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SCI LIBRARY




























The Place of Abraham Lincoln in History

George Bancroft



[Originally published in The Atlantic, 1865]


The funeral procession of the late President of the United States has passed through the land from Washington to his final resting place in the heart of the prairies. Along the line of more than fifteen hundred miles his remains were borne, as it were through continued lines of the people; and the number of mourners and the sincerity and unanimity of grief were such as never before attended the obsequies of a human being; so that the terrible catastrophe of his end hardly struck more awe than the majestic sorrow of the people. The thought of the individual was effaced; and men's minds were drawn to the station which he filled, to his public career, to the principles he represented, to his martyrdom.

Why has the President been struck down, and why do the people mourn? We think we pay the best tribute to his memory, and the most fitting respect to his name, if we ask after the relation in which he stands to the history of his country and his fellow men.

Buchanan, who took the presidential chair in 1857, had no traditional party against him; he owed his nomination to confidence in his moderation and supposed love of Union. He might have united the whole North and secured a good part of the South. Constitutionally timid, on taking the oath of office he betrayed his own weakness and foreshadowed the forthcoming decision of the Supreme Court. Under the wing of the Executive, Chief Justice Taney gave his famed disquisition. The delivery of that opinion was an act of revolution. The truth of history was scorned; the voice of passion was put forward as the rule of law; doctrines were laid down which, if they are just, give a full sanction to the rebellion which ensued. The country was stung to the quick by the reckless conduct of a body which it needed to trust and which now was leading the way to the overthrow of the Constitution and the dismemberment of the Republic.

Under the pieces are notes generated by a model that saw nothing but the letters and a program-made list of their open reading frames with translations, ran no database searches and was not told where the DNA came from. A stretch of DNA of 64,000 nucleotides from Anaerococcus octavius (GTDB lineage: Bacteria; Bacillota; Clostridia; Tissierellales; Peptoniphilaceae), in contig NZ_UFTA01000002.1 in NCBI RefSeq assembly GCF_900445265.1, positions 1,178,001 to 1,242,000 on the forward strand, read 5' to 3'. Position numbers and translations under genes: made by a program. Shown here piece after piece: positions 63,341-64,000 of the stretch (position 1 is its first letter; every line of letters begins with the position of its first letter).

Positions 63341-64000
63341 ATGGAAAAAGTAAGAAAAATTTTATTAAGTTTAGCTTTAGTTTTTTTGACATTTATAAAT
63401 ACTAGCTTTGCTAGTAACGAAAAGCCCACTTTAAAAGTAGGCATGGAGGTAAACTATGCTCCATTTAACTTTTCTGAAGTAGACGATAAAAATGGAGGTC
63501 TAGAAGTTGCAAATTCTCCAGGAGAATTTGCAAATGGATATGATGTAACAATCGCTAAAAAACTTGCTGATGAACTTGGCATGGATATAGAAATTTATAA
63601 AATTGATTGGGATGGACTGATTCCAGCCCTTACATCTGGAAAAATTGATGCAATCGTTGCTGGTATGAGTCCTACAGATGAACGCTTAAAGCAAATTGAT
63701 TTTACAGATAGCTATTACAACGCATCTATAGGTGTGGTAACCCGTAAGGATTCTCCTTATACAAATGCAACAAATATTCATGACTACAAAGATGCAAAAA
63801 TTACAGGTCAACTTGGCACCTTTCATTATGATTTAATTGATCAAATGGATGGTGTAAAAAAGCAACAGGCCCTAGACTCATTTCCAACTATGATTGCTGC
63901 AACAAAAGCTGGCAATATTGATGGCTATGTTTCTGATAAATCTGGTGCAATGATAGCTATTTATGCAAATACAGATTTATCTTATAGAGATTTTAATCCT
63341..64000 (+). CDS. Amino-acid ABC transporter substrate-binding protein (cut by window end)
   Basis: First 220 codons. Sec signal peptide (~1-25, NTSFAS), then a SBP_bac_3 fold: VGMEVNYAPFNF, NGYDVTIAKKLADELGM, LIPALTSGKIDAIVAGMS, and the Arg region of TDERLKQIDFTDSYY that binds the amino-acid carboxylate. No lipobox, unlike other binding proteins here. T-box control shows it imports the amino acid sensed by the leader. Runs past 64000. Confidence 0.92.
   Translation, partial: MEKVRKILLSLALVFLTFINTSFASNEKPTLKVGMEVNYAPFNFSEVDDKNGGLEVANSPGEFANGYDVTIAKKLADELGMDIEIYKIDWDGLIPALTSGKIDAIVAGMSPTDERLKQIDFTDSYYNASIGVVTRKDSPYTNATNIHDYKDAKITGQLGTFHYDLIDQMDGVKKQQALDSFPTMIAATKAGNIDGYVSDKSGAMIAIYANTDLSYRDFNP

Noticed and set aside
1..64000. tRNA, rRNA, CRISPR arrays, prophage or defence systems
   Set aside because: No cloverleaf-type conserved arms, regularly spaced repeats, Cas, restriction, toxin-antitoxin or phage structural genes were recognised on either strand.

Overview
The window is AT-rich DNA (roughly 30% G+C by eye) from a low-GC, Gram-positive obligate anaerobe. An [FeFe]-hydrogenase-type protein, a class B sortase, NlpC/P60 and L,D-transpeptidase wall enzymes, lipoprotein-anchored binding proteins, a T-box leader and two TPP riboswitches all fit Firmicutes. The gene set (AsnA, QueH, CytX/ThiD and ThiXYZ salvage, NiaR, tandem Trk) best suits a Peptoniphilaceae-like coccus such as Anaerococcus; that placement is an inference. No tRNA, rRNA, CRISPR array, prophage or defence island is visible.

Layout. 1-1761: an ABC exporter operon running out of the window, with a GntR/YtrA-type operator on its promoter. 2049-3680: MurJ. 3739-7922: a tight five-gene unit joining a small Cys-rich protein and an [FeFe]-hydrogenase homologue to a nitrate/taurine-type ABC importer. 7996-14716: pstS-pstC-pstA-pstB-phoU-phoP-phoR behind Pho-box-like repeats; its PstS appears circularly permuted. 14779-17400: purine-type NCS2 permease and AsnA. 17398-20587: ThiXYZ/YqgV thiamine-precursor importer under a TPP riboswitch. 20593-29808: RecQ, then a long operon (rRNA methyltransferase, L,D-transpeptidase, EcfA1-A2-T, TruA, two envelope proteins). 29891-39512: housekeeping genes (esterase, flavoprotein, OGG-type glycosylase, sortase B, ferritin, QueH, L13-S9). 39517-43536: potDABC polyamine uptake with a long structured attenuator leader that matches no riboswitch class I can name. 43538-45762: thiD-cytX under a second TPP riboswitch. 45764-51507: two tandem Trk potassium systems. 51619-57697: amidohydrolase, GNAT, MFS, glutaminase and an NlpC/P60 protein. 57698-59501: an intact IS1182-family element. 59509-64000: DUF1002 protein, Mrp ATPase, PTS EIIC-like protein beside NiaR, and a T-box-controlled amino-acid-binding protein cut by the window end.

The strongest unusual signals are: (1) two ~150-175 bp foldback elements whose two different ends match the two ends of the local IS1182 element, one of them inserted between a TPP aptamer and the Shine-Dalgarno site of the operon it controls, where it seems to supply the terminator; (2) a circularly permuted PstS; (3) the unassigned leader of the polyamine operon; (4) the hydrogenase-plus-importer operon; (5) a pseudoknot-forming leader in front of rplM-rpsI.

At the same time Buchanan, in selecting the members of his cabinet, chose four of the seven from among those who were prepared to sacrifice the country to the interests of slavery. In time of peace the finances were willfully ill-administered, and in the midst of wealth and credit the country was saved from bankruptcy only by the patriotism of the city of New York, against the treacherous intention of the Secretary of the Treasury. Cannon and muskets and military stores were sent in numbers where they could most surely fall into the hands of the coming rebellion; troops of the United States were placed under disloyal officers and put out of the way; the navy was scattered abroad. And then, that nothing might be wanting to increase the agony of the country, an attempt to force the institution of slavery on the people of Kansas, who refused it, received the encouragement and aid of Buchanan.